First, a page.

On spectacle and imagery, the DNC in Philadelphia easily outclassed the RNC in Cleveland.
As a presidential candidate, Hillary Clinton projects an image that’s workmanlike, matronly, and somewhat plodding, in stark contrast with Donald Trump, whose talent for electrifying audiences confirms his reputation as a great showman.
But for skilled stagecraft and memorable imagery, the Democratic National Convention in Philadelphia, which wrapped up on Thursday evening, easily outclassed the Republican extravaganza in Cleveland. That’s the expert view of Josh King, a veteran of staging political pageants who served as director of production for presidential events under Bill Clinton from 1993 to 1998.
King still counts many friends among Hillary’s staff and supporters. Still, his analysis of the DNC’s big visuals, and how the Democrats milked them to maximum effect—while Trump rushed through what should have been lingered-over prime photo-ops—is a primer in what makes for great political iconography.
“My first reaction in comparing the two conventions,” says King, “is that political spectacles are best left in the hands of Hollywood producers.”
The DNC’s executive producer was Ricky Kirshner, whom King met in 1993 when Kirshner oversaw the inaugural gala for Bill Clinton at the U.S. Airways Arena in Landover, Maryland. Kirshner, who is the son of famed 1970s and 1980s concert promoter Don Kirshner, has produced every Super Bowl halftime show since 2007, and he has received nine Emmy awards. “With Ricky in charge, the event is on a par with Oscar, Emmy, or Grammy shows,” says King. He notes that Kirshner slotted big stars such as Katy Perry around 9:45 p.m. on Thursday, with firm instructions to finish their acts precisely on-time to take full advantage of prime time network coverage starting at 10 p.m. “The Democrats were always ready to go for the biggest, broadest audience,” says King. “The Republicans weren’t nearly as well organized in making the most of prime time.”
The Trump convention, says King, was competently orchestrated by TV news producers but lacked the full-on showbiz electricity of Hillary Clinton’s coronation. “The Trump convention was more a news events approach,” says King. “The problem was compounded because the Trump team was late to engage on stagecraft, from establishing the roster of speakers to the production of videos.”
Here are three elements of the DNC that especially impressed King.
THE “STRONGER TOGETHER” BACKDROP. Except for the special backdrops for the Hillary Clinton and President Obama speeches, the on-stage luminaries, including Vice President Joe Biden, were framed by a three-panel digital field in brushed-metallic tones that suggested an interwoven wicker basket. “That imagery drove home the theme of the convention, which was ‘stronger together.’ The message was that Hillary had the strength to weave people together, to make America’s fabric harder to break apart. It reinforced the overall metaphor of togetherness,” says King.
When Hillary took the stage for her acceptance speech attired head-to-heels in white. the backdrop changed to a navy blue, accented by hints of red, which suggested the star field and border of the American flag. “It was less in-your-face than the bank of digital American flags behind Trump,” says King. “The navy blue field created a beautiful contrast to her white suit. It couldn’t have been more striking. The audience watches her speak for an hour, and takes in the entire scene. It was the red, white, and blue of the flag, and Hillary was the white. The idea was to show Hillary as the star in the middle of the star field.” In other words, imagery lent the sheen of stardom to a figure short on natural magnetism.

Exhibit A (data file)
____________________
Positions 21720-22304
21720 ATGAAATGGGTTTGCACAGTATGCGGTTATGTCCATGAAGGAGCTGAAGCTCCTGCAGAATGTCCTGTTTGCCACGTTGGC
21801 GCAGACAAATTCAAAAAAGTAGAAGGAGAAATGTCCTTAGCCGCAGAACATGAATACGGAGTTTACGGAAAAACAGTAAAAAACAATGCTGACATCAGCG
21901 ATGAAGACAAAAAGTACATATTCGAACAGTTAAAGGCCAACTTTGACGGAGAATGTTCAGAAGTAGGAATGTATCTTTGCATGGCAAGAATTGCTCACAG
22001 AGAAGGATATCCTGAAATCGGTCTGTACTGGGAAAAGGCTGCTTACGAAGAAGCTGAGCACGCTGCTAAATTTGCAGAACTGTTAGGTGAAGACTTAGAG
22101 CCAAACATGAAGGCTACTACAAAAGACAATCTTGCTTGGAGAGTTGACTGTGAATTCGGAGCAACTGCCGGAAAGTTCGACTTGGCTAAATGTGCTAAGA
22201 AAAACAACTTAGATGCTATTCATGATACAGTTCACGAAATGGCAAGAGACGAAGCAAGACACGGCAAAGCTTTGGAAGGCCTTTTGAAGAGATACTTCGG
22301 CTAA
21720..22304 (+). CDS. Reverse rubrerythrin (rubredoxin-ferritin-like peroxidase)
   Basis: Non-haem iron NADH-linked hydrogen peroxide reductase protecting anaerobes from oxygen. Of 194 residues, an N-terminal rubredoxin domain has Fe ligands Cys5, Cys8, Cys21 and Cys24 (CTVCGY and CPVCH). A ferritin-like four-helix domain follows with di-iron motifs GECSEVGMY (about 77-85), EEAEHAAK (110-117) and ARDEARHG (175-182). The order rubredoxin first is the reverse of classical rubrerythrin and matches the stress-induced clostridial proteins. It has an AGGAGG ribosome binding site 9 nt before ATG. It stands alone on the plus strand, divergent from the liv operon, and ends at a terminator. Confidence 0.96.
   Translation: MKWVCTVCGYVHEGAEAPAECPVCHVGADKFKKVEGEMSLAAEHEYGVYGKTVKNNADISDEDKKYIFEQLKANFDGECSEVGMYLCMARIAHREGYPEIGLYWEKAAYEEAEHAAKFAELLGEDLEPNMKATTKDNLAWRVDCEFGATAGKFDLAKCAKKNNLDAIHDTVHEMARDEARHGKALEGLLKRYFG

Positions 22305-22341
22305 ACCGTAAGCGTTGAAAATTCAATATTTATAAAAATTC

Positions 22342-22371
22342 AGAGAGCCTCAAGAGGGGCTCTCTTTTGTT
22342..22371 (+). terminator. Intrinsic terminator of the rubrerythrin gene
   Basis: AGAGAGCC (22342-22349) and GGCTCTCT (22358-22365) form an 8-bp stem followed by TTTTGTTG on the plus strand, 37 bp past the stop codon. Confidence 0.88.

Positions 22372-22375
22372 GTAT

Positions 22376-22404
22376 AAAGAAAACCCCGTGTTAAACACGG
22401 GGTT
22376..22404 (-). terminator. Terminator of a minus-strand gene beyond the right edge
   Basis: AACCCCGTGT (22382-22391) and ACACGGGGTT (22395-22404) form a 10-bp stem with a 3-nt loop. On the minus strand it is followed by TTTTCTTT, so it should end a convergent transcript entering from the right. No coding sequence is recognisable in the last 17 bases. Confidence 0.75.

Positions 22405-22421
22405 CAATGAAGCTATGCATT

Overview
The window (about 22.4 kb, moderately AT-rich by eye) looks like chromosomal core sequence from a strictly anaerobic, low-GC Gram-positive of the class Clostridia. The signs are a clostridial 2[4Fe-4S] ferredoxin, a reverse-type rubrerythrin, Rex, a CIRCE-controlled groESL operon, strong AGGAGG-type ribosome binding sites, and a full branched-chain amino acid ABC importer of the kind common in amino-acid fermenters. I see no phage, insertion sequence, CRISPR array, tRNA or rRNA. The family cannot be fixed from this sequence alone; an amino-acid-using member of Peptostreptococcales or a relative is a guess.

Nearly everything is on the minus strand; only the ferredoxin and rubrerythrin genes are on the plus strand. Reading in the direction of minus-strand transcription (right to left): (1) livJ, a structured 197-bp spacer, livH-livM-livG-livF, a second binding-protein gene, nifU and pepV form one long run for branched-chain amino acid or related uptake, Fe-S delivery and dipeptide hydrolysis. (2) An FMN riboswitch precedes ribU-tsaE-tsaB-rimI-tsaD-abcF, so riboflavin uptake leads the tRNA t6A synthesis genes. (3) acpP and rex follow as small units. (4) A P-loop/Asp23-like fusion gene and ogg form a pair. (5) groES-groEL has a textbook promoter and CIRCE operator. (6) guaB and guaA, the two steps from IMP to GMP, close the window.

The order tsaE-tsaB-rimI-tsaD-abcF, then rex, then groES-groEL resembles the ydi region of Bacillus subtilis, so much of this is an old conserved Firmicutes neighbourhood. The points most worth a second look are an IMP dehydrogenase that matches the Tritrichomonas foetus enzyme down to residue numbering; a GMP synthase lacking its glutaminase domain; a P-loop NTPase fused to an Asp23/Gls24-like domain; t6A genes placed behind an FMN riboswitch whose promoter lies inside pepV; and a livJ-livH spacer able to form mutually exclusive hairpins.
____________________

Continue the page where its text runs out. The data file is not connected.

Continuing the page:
THE POST-ADDRESS CHOREOGRAPHY. After Trump finished his address at the RNC, says King, he spent little time basking in applause and spent shared the stage with running-mate Mike Pence for just a brief moment. The duo didn’t even raise their arms in triumph in the traditional gesture of unity. By comparison, the sequence following Hillary’s speech was orchestrated to linger over big moments. “Hillary basked in the applause for over a minute and then Tim Kaine came on, and they held their hands aloft,” says King. “It was a classic two-shot. Again, they spent about a minute onstage alone together. They turned to face the back of the house to wave up at photographers, so you got photos of the pair with the entire colorful arena behind them.”
Then Kaine stepped aside, and Bill Clinton entered stage-left. Hillary and Bill held a long embrace that created a memorable image. Then a torrent of digital sparks enveloped the couple in a kind of magical cylinder.
WEDDING PHOTO VERSUS BUSBY BERKELEY-STYLE SPECTACLE. “When the families came out on-stage, Trump tried to get everyone to line up for something like a wedding-style photo,” says King. “He was roaming the stage, doing all the work. This one was planned, yet it all looked natural.” King also notes that the Republican podium hid the lower halves of the people onstage, while the Democratic podium sank sesame-like into the floor, leaving a full, uncluttered view for the TV audience. While the Clinton and Kaine families greeted one another, the cavernous arena exploded with red and blue balloons––many beach-ball sized––that filled the skies and crowded the stage.
King noted that the front pages from all major newspapers in the swing state of Ohio ran similar photos taken in those final moments in the Wells Fargo Arena in Philadelphia. They captured Clinton and Kaine, their hands joined aloft, amid the riot of red-and-blue balloons. “It was taken when the families were onstage, and it looked totally spontaneous, framed by all that spectacle. It’s the kind of image you want on the front pages in a state that’s critical to victory.” For King, nothing, including the memorable words, is more capable of winning votes than the perfect image.